The BLM land surrounding the monument provides abundant opportunities for recreational target shooting. More than 78 percent of the nearby BLM land is open for recreational shooting. In addition, hunting and many other visitor pastimes like wildlife viewing, hiking and camping are allowed throughout the national monument.
“This is a win for the Sonoran Desert National Monument, the American public and the local Arizona officials who spent years carefully documenting and analyzing the impacts of target shooting there,” said Matthew Bishop, the Western Environmental Law Center attorney who represented the plaintiffs. “There are plenty of places in Arizona to target shoot without harming important resources and visitor safety.”
The decision disallows target shooting in the monument unless and until the BLM provides new analysis and reconsiders how it could allow for this use while also protecting the natural and cultural resources the monument was established to protect.
“The monument is highly prized by many who live in or near this rapidly growing part of Arizona for the natural quiet and thriving desert experience that can be found there,” said Scott Jones, executive director for the Friends of the Sonoran Desert National Monument. “We’re pleased that the court relied on the agency’s own analysis that target shooting, while a valid form of recreation, is not an activity that can be maintained in this monument without significant harm to the vegetation, wildlife, and archaeological sites found abundantly throughout this part of the Sonoran Desert.” The Friends group was not a plaintiff in the case.
“We appreciate the opportunity to work with the BLM and with shooting enthusiasts to find and designate appropriate areas for recreational target shooting so that children, families, and others can safely visit the Sonoran Desert National Monument,” added Jones.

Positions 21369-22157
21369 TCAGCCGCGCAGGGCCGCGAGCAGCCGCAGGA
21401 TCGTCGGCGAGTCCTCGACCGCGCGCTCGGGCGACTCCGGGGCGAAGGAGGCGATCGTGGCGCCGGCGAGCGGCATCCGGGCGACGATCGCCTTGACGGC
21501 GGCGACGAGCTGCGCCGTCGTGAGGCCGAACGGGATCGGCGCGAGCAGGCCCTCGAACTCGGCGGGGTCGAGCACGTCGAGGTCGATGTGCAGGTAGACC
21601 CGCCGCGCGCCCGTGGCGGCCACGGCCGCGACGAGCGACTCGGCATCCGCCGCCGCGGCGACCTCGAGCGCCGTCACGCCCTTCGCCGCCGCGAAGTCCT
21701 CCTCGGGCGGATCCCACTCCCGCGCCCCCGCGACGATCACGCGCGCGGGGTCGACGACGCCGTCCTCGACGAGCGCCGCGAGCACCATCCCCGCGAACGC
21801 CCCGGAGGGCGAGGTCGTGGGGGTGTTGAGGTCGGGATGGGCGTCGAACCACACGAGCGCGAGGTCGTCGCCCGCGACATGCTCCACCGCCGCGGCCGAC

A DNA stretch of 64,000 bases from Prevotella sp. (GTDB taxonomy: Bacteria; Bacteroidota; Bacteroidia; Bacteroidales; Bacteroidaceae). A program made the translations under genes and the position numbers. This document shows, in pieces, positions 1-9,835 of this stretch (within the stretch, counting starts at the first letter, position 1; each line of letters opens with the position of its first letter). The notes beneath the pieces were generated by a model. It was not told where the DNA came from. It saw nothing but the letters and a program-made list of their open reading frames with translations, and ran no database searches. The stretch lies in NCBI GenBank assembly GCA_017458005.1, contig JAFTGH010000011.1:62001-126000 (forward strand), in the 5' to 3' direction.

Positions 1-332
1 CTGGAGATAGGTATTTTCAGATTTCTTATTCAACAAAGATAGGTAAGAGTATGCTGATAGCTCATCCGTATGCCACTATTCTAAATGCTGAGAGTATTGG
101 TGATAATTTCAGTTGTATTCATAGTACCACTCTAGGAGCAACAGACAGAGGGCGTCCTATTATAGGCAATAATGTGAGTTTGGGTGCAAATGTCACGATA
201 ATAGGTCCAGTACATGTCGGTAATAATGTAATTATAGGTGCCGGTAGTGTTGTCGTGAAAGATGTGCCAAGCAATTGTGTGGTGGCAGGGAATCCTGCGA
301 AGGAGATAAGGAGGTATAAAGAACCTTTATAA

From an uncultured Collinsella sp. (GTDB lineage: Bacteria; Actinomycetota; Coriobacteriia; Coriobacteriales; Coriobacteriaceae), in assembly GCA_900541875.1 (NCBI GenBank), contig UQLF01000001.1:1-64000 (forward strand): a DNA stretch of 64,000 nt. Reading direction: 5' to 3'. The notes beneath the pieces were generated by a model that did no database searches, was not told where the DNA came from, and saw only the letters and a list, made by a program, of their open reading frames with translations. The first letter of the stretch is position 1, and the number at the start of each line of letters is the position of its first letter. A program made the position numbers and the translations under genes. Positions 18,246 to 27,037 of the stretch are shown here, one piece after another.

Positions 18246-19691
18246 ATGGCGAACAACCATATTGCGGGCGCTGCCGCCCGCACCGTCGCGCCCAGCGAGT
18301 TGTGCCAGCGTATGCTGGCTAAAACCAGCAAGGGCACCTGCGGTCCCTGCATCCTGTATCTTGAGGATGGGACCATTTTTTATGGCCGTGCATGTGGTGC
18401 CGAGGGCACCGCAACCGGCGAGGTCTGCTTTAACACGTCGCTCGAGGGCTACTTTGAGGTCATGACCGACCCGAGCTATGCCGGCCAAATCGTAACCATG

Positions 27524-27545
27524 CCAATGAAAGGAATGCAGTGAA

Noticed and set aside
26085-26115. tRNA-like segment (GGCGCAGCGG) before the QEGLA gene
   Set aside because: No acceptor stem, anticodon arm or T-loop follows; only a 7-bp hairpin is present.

The Wilderness Society is the leading conservation organization working to protect wilderness and inspire Americans to care for our wild places. Founded in 1935, and now with more than 700,000 members and supporters, TWS has led the effort to permanently protect 110 million acres of wilderness and to ensure sound management of our shared national lands.
Archaeology Southwest explores and protects the places of our past across the American Southwest and Mexican Northwest. They practice a holistic, conservation-based approach known as Preservation Archaeology.
The Friends of the Sonoran Desert National Monument serves as both an advocate and steward for the natural and cultural resources of the Sonoran Desert National Monument.
The Western Environmental Law Center uses the power of the law to safeguard the wildlife, wildlands, and communities of the American West.
Andy Laurenzi, Archaeology Southwest, (520) 882-6946, email@example.com
Mike Quigley, The Wilderness Society, (520) 334-8741, firstname.lastname@example.org
Scott Jones, Friends of the Sonoran Desert National Monument, (602) 570-0658, email@example.com
Matthew Bishop, Western Environmental Law Center, (406) 422-9866, firstname.lastname@example.org